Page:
How Do I Protect My Blonde Hair From Salt Water?
Are you ready to soak up the sun at the beach and hang out with your friends by the pool as summer approaches? Unfortunately, chlorine and salt water, like the sun's damaging UV rays, tend to strip hair of moisture, leaving it feeling dry, brittle, and frizzy, especially on blonde hair. Can't decide between your preference for frequent soaking and blonde hair? In the sections below, we've put together a guide on properly protecting your blonde hair from salt water and chlorine.
1. Remember to pre-soak
Wet hair absorbs more chlorine or salt water than dry hair because it acts like a sponge. Before entering the pool, wet your hair with fresh, clean water. This reduces the likelihood of your hair absorbing water and aids in the prevention of dryness and damage.
2. Maintain your blonde hair
One of the most significant disadvantages of chlorine and salt water is their ability to strip moisture from your hair, resulting in split ends and damage. Furthermore, chlorine and brine can deplete your hair's shine and vibrancy, leaving it dull and lifeless. As a result, we recommend soaking your hair in a rich oil ahead of time, such as argan oil or coconut oil. These natural oils will help to create a slick barrier between your hair and harmful water while also adding moisture and nourishment.
3. Use leave-in conditioners
As previously stated, the salts and chemicals in salt water and chlorine can irritate and strip your hair of its natural oils. A strong leave-in moisturizer that acts as a barrier between your hair and water, in addition to natural oils, can help extend the life of your color. This will also use the sun's energy to help the mask's moisturizing and nourishing ingredients penetrate your hair. To apply the oil, conditioner, or mask, divide your hair into sections and thoroughly apply the formula to each section with your fingers. Then, using a wide-tooth comb, comb through to ensure even distribution.
4. Protect your hair with SPF.
Sun protection for your hair is just as important as for your skin. Make sure to use hair-specific sunscreen. Unlike traditional SPF, which may be too heavy and greasy for your hair, these lightweight products are safe and easy to apply to your hair and are also effective in protecting it from the damaging effects of the sun and chemically treated water. The key is to look for hair-specific sunscreen with both UVA and UVB filters. They can help protect against harsh sun and chemical damage while also extending the life of your color when added to your customizable shampoo, conditioner, or leave-in treatment formula.
5. Tie your hair back.
Wearing a swim cap before jumping off the diving board is ideal because it reduces contact with the pool water. While a swim cap is the most effective way to protect your hair from salt water and chlorine, it is not the most popular hairstyle. If you don't like wearing a swim cap, keep your head and hair as far away from the water as possible. For example, a ponytail, braid, or bun will not only keep your hair from soaking in all that damaging water but will also keep it looking fresh and lovely.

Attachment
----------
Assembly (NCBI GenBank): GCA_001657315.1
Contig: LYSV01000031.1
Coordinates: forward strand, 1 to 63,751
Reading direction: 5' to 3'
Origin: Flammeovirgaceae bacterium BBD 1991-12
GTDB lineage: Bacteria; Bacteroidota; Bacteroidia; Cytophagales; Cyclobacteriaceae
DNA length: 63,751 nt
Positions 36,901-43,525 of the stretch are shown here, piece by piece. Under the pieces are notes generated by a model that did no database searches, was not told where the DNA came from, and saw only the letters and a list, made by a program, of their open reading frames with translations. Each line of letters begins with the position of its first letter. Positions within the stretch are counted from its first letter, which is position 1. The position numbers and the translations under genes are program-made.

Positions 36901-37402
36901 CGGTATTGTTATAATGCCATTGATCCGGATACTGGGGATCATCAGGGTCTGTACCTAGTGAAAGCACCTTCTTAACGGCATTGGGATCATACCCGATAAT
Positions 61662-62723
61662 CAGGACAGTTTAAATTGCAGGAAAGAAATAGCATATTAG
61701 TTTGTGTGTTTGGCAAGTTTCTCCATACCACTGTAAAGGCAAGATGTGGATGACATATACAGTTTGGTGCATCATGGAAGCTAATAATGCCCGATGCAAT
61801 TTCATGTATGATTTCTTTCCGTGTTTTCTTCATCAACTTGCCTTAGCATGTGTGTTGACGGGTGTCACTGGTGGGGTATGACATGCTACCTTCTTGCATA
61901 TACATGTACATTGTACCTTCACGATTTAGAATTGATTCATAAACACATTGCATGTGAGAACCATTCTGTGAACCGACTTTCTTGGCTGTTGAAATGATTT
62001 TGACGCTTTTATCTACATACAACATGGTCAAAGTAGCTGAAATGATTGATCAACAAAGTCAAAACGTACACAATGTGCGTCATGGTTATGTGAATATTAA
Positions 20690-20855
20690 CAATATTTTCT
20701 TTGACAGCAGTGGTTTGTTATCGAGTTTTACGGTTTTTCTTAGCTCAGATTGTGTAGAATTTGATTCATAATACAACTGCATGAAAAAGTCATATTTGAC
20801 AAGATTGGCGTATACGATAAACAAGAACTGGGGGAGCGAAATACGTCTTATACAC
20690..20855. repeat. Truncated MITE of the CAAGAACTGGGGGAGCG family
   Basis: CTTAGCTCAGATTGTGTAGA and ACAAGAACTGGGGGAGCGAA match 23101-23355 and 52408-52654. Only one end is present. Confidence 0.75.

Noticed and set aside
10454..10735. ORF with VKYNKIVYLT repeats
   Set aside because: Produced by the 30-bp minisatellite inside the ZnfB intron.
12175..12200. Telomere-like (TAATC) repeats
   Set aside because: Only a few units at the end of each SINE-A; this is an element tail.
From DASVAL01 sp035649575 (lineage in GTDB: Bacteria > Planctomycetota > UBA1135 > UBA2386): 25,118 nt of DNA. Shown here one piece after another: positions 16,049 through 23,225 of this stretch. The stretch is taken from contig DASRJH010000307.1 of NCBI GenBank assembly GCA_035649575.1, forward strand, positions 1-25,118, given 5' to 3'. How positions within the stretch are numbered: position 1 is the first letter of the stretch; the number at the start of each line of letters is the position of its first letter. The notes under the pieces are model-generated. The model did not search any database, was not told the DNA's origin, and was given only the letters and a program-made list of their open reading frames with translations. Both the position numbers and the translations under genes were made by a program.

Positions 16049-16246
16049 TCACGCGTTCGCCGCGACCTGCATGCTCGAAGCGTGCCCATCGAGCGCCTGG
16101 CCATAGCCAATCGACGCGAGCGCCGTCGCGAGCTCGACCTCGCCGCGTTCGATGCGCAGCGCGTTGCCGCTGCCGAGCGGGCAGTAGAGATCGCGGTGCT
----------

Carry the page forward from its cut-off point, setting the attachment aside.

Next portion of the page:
6. After swimming, immediately wash your hair.
Even if you are hot or tired after swimming or playing at the beach, make sure to rinse your hair with clean water thoroughly. This may seem obvious, but it's critical to wash your hair right away to avoid letting chlorine or salt linger in your hair. After all, the longer they remain, the more moisture they absorb.
7. Use the appropriate shampoo and conditioner.
Different hair colors necessitate the use of specific shampoos and conditioners to keep your hair vibrant and moisturized. We always recommend using shampoos and conditioners that are sulfate-free (an ingredient that is known to strip hair of moisture and color) and contain moisturizing ingredients like oils and vitamin E. We also recommend reaching for a purple-toned shampoo, which can help get rid of any brassy tones in your hair and prolong the life of the color, especially for blondes (or even those with gray, bleached, or highlighted hair). This means you'll spend less time in the salon and more time maintaining your color throughout the year.
8. Always use a deep conditioner.
Use a good quality conditioner after your shower to help rejuvenate your blonde hair. It will provide long-lasting moisture and nutrients to your hair and form a protective barrier around your strands to help block out the things that cause them to become dull, dry, and lackluster. If you don't have time, using a mask to hydrate your blonde hair after a towel wipe is a great alternative. Of course, a few drops of serum applied to dry ends will protect your hair from the sun and additional damage.
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What's so special about blonde hair?
Not only do blondes have more fun - they have more hair. Most people have about 120,000 hairs on their heads, but people with lighter hair tend to have more hair. The reason? Blonde hair is finer than other colors, so the scalp can hold more individual strands.
Is blonde hair difficult to maintain?
How often you comb your roots depends on how much lighter your blonde hair is compared to your natural hair color. In addition, maintaining blonde hair can be more expensive and time-consuming. Once you dye your hair blonde, you may want to invest in a purple shampoo to counteract any yellow tones in your hair.